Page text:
Lena is talking about her mother: “We are very close – and we quarrel. I can read how she is feeling. As a child I wanted to help her. Yet it did not feel good when Mom used to start crying in front of me. But I still loved her though. Nobody had got such tender hugs as she”.

Lena carries on talking about her daughter Mimi, 10 months: “I can’t relax. Still, when Mimi falls asleep and holds her hands in my hair, it’s so cosy. But is she too close with me? What if she gets too dependent? What is a good distance between mother and child? Do I pay too much attention to her?”

What about work? “Super efficient, for five years I have been off duty for three days only. Everybody likes me. However, Katarina, my boss, she is about Mum’s age, sometimes tends to shake her head and adds that I am burning my candles in both ends.”

What are Lena’s problems? Why does she become too stressed with Mimi? Why is it difficult for her to enjoy being with her daughter?


Perhaps, Mimi’s “grand-mother-ghost” is at work here. Early on, Lena learned to take care of her Mum’s feelings. Quickly, she became independent. The price she had to pay was not known to her until she became a mother herself. Now she wants to support Mimi to develop at her own pace. But what is “at her own pace?” What does “support” mean? Lena is not sure.

When a woman becomes a mother, her emotional bonds with her own mother often get strengthened: “We have become mates, my mother and I”, says Lena. However and unfortunately, this grand-mother can’t help Lena to be a grown-up parent with her child. This is because the links between mother and daughter are too enmeshed. Lena needs support. Her partner is trying to help her, but sometimes the problem is too heavy: “You need to see a psychologist, it’s not enough to talk to me”, he says. Lena: “SO I AM CRAZY?” No, Lena, you’re not crazy, and crazy is perhaps not what her partner Lars meant. But she needs to adjust to her role as a mother. This process is tangled with a thousand threads to her mother. Lena cannot see them. She just feels terrible when mother comments on how Lena is changing Mimi’s diapers. Then she just wants to be alone. However, if Grandma pulls back a bit Lena feels abandoned: “Mum, why don’t you call me?” And mother retorts, “But you told me you wanted to be alone for a while!”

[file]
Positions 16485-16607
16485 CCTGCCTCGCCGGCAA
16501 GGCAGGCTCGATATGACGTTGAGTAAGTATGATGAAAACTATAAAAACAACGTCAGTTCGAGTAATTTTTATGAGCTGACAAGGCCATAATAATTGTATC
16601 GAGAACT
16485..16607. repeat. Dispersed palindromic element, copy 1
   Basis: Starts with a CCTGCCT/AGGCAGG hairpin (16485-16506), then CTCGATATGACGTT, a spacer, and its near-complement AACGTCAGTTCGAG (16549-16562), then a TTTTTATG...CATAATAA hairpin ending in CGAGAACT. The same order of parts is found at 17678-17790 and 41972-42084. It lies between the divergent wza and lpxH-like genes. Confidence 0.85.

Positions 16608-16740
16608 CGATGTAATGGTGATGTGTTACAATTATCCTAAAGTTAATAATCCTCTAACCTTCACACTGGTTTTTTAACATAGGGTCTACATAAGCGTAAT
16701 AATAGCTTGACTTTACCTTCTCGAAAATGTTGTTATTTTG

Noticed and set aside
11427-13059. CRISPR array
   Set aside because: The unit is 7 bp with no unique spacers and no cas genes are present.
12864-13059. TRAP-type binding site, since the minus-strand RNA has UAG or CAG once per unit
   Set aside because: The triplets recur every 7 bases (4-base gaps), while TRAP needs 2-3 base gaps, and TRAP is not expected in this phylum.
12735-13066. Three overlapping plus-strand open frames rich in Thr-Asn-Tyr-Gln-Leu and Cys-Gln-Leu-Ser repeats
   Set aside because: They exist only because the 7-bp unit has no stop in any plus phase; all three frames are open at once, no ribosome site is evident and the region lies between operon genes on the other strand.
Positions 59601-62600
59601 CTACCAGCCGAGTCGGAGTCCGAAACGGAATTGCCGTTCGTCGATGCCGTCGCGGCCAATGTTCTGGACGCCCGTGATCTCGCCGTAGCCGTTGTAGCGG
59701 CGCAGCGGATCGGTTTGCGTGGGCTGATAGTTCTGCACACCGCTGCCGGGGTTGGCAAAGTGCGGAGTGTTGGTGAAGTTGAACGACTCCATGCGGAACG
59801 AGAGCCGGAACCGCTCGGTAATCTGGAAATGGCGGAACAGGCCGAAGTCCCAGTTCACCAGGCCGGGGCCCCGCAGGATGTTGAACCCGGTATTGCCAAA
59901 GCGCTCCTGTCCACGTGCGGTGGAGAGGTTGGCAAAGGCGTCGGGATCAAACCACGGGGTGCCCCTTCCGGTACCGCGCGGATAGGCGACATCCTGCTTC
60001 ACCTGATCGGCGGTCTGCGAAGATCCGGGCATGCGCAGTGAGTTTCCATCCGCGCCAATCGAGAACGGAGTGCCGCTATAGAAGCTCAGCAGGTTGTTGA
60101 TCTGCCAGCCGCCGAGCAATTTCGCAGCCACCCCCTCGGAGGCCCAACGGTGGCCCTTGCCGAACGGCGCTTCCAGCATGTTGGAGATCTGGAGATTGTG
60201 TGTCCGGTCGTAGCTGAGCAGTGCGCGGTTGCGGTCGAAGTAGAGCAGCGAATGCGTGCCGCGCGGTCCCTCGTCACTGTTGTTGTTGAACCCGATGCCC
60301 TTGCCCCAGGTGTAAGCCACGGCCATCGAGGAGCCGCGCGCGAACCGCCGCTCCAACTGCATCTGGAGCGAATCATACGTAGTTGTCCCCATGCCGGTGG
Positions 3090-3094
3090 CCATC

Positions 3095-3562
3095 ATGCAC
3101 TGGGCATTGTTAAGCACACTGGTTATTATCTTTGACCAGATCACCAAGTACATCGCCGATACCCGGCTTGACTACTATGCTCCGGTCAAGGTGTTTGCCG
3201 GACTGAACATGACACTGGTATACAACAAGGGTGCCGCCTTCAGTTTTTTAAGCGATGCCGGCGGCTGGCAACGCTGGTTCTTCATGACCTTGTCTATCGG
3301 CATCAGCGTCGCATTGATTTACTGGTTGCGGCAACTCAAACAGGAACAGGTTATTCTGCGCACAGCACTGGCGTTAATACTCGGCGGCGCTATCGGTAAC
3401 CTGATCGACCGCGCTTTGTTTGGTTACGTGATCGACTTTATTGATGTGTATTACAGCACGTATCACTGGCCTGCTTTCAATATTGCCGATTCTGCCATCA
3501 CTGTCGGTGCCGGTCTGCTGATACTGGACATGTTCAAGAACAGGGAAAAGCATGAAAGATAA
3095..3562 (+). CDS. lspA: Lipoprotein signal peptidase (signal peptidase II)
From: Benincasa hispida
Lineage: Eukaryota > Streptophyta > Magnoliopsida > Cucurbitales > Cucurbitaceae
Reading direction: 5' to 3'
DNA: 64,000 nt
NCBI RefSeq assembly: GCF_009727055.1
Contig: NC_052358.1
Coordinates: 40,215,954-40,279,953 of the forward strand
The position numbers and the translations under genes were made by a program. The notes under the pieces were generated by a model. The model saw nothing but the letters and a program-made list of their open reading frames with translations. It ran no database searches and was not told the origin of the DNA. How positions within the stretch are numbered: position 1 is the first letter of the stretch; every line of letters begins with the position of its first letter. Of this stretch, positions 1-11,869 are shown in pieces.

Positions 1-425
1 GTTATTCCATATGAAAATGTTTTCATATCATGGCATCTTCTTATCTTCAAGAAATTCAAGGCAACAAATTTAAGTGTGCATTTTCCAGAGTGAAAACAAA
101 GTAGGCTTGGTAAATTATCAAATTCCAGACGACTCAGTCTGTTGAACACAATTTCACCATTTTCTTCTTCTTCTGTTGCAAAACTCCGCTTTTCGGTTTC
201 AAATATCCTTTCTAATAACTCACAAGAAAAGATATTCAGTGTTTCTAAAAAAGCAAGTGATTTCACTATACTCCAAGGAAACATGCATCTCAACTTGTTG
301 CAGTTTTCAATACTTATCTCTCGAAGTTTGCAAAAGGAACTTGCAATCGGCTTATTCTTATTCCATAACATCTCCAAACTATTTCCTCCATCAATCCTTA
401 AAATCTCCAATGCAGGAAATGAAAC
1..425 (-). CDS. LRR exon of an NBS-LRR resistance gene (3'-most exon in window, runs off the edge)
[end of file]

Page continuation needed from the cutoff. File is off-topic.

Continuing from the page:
What about Mimi. How are things working out for her? She is a nice baby but clings to Mum a lot. Mimi does not want to let go of the breast and looks with an imploring gaze at Lena. She’s crying at bedtime. Lena does everything to provide a safe attachment to Mimi. But things get tense easily and then they do not reach each other as smoothly.


Maybe, what we see in Lena’s case is a “ghost in the nursery”, as the child psychoanalyst Selma Fraiberg expressed it. Such a “ghost” arises from messages invisibly transferred between the generations. Lena has been annoyed with her mother and therefore kept her at some distance. But, then she felt bad and concerned. Today, Lena and Mimi are wrestling with similar feelings. Perhaps Mimi is asking for help by whining, which we guess means something like: “Mummy, be clear, tell me what I am supposed to do and not to do, and what you want and don’t what from me! Such things would make me feel more secure!” But meeting up with Mimi’s demands is not easy. The ghost in the nursery, Lena’s troubled relationship with her mother, puts up obstacles. Being together is nice – until the irritation of being encaged with Mimi comes back. Being independent is also fine  – until Lena feels abandoned and guilty. Parent-infant psychotherapy is a possibility to talk about these things.